“Walt Jocketty on Hamilton: ‘there’s no structural damage, but we think this will help and be 100% and ready to go before spring training.'”

  4. Tom Reed

    We fans have to feel good about John Lamb, and the wealth of young pitching the Reds have in the pipeline. Now if the offense can be booted up especially in the outfield.

    • ohiojimw

      Right now there is a lot to like from all three guys they got for JC. They may well have to end up trading one of them and/ or somebody like Lorenzen as part of a deal to get position help however. Let’s hope they choose correctly.

  5. Pooter

    Would we have won had Chapman been on the hill in the 8th? Just throwin’ that out there.

    • ohiojimw

      I wasn’t watching but looking at the play by play, the lead off man tripled off Hoover; so, likely they would could still be playing tied at 1 if Chapman was ready and brought in then. If Price had led with Chapman, who can say.

      • ohiojimw

        So maybe the Reds should be searching for a guy not afraid to sing a little Billy Joel from time to time. He could just be lunatic they need.

      • sezwhom

        Wasn’t just the triple Hoover gave up to Pham. Everybody afterwards hit him hard too. He wasn’t fooling anybody.

    • pinson343

      No one knows but with Chapman pitching in the 8th, the Cardinals would have had to beat the Reds best bullpen pitcher, instead of easily beating up a pitcher who’s struggled terribly in the 2nd half – 6 blown saves now.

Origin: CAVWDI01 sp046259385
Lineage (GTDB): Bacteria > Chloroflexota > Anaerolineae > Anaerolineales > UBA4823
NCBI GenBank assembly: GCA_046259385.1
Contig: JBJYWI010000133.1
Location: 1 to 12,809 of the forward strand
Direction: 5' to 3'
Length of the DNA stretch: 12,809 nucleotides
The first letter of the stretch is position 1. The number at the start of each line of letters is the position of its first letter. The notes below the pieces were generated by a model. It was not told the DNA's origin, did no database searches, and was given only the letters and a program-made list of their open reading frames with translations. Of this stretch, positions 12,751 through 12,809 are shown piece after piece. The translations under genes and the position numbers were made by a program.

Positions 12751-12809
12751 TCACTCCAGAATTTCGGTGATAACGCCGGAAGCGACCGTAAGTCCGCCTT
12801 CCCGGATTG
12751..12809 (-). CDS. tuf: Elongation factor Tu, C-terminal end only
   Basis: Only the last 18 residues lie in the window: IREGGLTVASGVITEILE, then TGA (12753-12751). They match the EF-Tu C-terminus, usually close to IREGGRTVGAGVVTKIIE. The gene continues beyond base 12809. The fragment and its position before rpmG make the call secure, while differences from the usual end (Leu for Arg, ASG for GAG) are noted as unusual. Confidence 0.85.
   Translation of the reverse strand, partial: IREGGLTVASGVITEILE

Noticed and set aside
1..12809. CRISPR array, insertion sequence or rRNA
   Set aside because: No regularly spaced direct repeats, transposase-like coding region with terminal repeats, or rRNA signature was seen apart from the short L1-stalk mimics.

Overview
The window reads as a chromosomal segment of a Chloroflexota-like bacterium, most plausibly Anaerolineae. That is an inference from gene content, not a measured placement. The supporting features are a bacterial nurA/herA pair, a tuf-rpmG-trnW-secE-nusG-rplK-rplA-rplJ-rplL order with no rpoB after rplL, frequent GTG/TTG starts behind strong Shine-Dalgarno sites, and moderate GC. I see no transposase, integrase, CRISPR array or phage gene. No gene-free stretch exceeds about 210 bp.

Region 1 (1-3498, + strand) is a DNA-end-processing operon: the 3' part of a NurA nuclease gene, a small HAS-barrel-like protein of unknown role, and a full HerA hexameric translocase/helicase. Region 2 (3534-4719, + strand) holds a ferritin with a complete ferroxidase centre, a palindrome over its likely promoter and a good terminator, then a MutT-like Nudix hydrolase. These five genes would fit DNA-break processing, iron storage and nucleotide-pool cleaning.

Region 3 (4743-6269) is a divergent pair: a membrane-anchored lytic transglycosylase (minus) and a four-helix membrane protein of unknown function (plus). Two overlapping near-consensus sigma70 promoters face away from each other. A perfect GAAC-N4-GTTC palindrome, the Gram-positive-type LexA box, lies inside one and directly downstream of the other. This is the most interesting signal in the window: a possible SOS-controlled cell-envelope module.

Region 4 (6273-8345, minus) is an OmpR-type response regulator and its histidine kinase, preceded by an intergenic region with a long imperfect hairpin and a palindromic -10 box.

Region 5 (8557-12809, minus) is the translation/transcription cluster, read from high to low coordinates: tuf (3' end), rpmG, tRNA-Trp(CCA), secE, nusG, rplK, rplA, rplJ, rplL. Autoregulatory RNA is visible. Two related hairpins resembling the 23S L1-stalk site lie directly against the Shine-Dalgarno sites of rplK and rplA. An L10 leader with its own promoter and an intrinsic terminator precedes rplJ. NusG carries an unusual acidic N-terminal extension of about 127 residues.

• Tom Reed

        I, for one , was pleased that Price in the offseason said he would use Chapman in games for more than one inning. What happened? The continued underuse of Chapman. It’s time to trade him for a haul of an outfielder with offensive punch and bullpen and bench help.

  6. Kevin Michell

    The absolutely most important number: 1, as in only 1 walk by Lamb. His command has largely been the thing stopping him from being a more heralded prospect. Tonight we saw a bit of what he can do when he isn’t struggling to throw his fantastic stuff in the zone.

  7. redmountain

    This is a team that has some great starting pitching and some good hitters on the way, but that is two years from now Some of those prospects will need to be sacrificed, and some of the established starters as well, for a couple of guys who will lead this team and hit consistently.

  8. GreatRedLegsFan

    No manager and no bullpen for tight games.

  9. GreatRedLegsFan

    If Cody Reed makes the starting rotation next year along with Lamb and Finnegan, that would be the most lopsided trade of history.

    • pinson343

      I hope Reed and Lamb and Finnegan all have great careers with the Reds. But if KC wins the WS, or even gets there, largely because of Cueto, it won’t be “the most lopsided trade” ever, not by a long shot.

      Cueto was struggling but seems to have figured things out. I hope he gets his WS ring this year.